See Also: Area Code Games Day 1
See Also: Area Code Games Day 2
See Also: Area Code Games Day 3
See Also: Area Code Games Day 4
See Also: Area Code Games Day 5
LONG BEACH, Calif.—The longstanding hoops culture in Indiana has made the Hoosier State a basketball-dominated state throughout its history. But this year Indiana offers a plethora of big, athletic pitchers who could (and do) stand out on the basketball court with Ashe Russell (6-foot-4), Bryan Hoeing (6-foot-6 and one of the best basketball players in the state), and Noah Burkholder (6-foot-6).
After making his national showcase debut at the Area Code Games, righthander Fitz Stadler (Glenbrook South High, Glenview, Ill.) is the tallest of the group at 6-foot-8, 215 pounds, and adds to a crop of prep pitchers in Indiana that is the best in recent memory.
Scouts who had seen Stadler previously said his three-inning stint in Long Beach was the best he has been this summer. He struck out three of the 11 hitters he faced and garnered six swinging strikes against zero walks against the Northern California lineup (Athletics).
Stadler's velocity sat at 88-89, touching 90 from the windup in his first two innings, and he was 86-87 from the stretch in those two frames before dropping into that same range in the third inning. Stalder generated considerable downhill plane from a high three-quarters arm slot that generated sink at the bottom of the strike zone, portending groundball tendencies.
Although Stadler has an extra-large frame with long extremities and is on the younger side for the class (he will be 18 and two months at the draft), he showed impressive coordination and considerable feel for repeating his delivery that worked fairly easily, hid the ball well and drove the ball into the lower half of the strike zone. Stadler had one of the best fastball extensions of any player in Long Beach, allowing his fastball to play up beyond its pure velocity.
Stadler puts it in simpler terms.
"I guess people like to say I am pretty tall, so I have downward plane," Stadler said.
He pitched off his fastball that he threw more than 85 percent of the time and all six of his swinging strikes came off his fastball.
Stalder showed a breaking ball with 11-5 tilt at 76-78 mph in the first two innings before flashing a 73 mph curveball with more vertical tilt.
"It wasn't working that well for me today," Stadler said. "I try to make it look 12-6 but it usually ends up sliding on me a little bit."
His changeup was seldom used in game action.
"I just started throwing a changeup last winter," Stadler said. "I have been working on that a lot in the bullpen so I can prepare for using it in the game."
Stadler showed his athleticism and quick feet when bouncing off the mound after a groundball and when he picked a runner off at first base.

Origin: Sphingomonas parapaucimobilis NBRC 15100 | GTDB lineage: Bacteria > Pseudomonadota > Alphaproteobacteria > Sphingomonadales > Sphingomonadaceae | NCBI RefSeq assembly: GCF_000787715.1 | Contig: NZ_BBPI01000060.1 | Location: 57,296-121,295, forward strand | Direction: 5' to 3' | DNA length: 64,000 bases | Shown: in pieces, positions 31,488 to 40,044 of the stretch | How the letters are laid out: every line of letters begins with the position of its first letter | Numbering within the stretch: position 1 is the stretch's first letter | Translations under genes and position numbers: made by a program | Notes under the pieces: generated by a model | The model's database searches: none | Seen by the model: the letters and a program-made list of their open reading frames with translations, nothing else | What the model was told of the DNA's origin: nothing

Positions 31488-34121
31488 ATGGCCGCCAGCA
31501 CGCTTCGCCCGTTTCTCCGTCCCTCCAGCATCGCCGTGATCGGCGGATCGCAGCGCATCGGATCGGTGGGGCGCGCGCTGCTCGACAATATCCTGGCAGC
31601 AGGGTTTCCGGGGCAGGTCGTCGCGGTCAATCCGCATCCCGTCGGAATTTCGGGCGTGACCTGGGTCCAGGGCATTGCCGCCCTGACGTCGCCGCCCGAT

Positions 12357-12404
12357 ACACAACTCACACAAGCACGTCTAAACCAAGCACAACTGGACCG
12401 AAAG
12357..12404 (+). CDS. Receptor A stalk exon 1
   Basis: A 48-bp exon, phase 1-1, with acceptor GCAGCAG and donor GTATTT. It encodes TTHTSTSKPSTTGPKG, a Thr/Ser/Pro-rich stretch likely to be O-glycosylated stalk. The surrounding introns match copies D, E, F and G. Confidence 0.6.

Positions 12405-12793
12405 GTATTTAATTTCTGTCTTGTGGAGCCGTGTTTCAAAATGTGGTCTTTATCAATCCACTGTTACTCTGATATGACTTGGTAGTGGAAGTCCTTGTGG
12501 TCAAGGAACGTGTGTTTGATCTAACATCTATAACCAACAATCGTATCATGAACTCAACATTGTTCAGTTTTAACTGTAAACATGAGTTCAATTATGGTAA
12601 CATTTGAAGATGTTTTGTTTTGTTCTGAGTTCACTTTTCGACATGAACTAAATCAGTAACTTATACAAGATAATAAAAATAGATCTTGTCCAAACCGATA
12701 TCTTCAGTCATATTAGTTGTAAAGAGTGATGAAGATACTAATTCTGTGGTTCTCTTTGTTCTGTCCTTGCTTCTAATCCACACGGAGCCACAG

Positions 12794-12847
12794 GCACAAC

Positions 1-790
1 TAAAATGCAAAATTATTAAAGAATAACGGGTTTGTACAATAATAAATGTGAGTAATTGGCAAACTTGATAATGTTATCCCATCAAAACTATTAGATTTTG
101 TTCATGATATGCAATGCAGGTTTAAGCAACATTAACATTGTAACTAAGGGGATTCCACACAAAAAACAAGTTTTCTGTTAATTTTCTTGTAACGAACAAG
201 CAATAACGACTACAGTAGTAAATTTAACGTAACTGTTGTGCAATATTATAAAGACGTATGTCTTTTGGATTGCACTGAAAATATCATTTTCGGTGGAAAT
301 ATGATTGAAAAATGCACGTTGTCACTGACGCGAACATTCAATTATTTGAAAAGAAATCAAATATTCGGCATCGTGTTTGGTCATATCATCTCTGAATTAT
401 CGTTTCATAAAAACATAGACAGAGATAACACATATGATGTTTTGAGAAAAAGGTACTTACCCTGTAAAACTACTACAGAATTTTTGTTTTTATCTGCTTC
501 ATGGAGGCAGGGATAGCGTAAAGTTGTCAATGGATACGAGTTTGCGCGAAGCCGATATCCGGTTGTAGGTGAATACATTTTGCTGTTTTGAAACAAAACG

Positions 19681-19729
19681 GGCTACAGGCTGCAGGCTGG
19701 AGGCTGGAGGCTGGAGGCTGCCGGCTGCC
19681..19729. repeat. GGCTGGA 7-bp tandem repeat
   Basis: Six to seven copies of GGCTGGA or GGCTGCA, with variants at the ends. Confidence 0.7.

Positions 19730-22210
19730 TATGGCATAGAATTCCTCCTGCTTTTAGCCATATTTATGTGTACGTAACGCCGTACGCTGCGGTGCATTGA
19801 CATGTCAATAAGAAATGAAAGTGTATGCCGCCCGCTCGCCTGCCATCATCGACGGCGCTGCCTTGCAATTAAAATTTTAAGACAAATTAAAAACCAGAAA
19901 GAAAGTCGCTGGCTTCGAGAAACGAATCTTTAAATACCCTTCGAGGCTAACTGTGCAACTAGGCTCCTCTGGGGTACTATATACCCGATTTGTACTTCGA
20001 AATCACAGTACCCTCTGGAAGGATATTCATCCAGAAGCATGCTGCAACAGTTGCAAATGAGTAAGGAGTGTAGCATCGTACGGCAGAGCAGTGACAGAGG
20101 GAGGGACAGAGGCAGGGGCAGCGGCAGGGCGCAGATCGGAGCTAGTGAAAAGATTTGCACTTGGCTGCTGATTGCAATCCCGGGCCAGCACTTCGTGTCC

Although Stadler no longer plays basketball, he is a quarterback who has drawn interest from Division I colleges. Stadler committed to Arizona State for baseball within the last two weeks. Both of his brothers played at Indiana under the coaching staff that moved to Arizona State earlier this summer. Sullivan Stadler is a 6-foot-4 lefthander who completed his sophomore campaign in Bloomington. His brothers played together at Indiana the last two seasons when Walker, a 6-foot-4 righthander, was a junior in 2013 and received a redshirt in 2014. His only sister also attends Indiana.
Stadler will likely be only the second player drafted from his high school and the first since 1994.
• Righthander Mason Thompson of Round Rock (Texas) High is one of four underclassmen on the Texas Rangers roster and showed promise for next year.
The 6-foot-6, 180-pound Thompson has a frame that evaluators look for with a tall, loose and lanky build that is very projectable.
Thompson, who pitched earlier in the week and was into the low-90s, threw three innings and struck out three against the Royals. He walked the first two hitters he faced before settling in to throw more strikes and seeing his velocity increase.
Although his fastball occasionally popped a 85 or 86, his velocity largely sat 87-88, touching 89 from a high three-quarters arm slot. Thompson hid the ball well and his fastball showed riding life through the zone, as the ball comes out of his hand well and his arm works well.
Thompson showed a three-pitch mix, offering feel for a changeup with fade that he threw to both right and lefthanded hitters. The Texas committed demonstrated feel for spinning a low-70s curveball with depth and finish that is a projectable offering that engendered swings and misses, showing at least average potential.
He hails from a powerhouse program at Round Rock High that has produced five big leaguers since the 1997 draft, including the Danks brothers.
• Outfielder Garrett Whitley, who was profiled yesterday, had a tremendous game to finish the event. Whitley continued to drive the ball hard as he did the day before, but this time the results followed a day after the best 0-4 of any player this summer when he hit the ball hard three times and posted an above-average run time in his other trip to the plate. In his second plate appearance on Saturday, Whitley stayed back on a curveball and drove it into the right-center field gap for a double. He scalded a double to left field his next time up that registered an exit velocity of 108.9 mph, the second best of the event. The Wake Forest commit hit a triple to dead center field that one-hopped the center field fence in his fourth trip to the plate. Whitley finished the event on a high note, creating loud contact in six of his final eight plate appearances in the final two days. Summer time performance holds extra import for position players from the North like Whitley, who will not see the same caliber of pitching next spring playing at Niskayuna (N.Y.) High.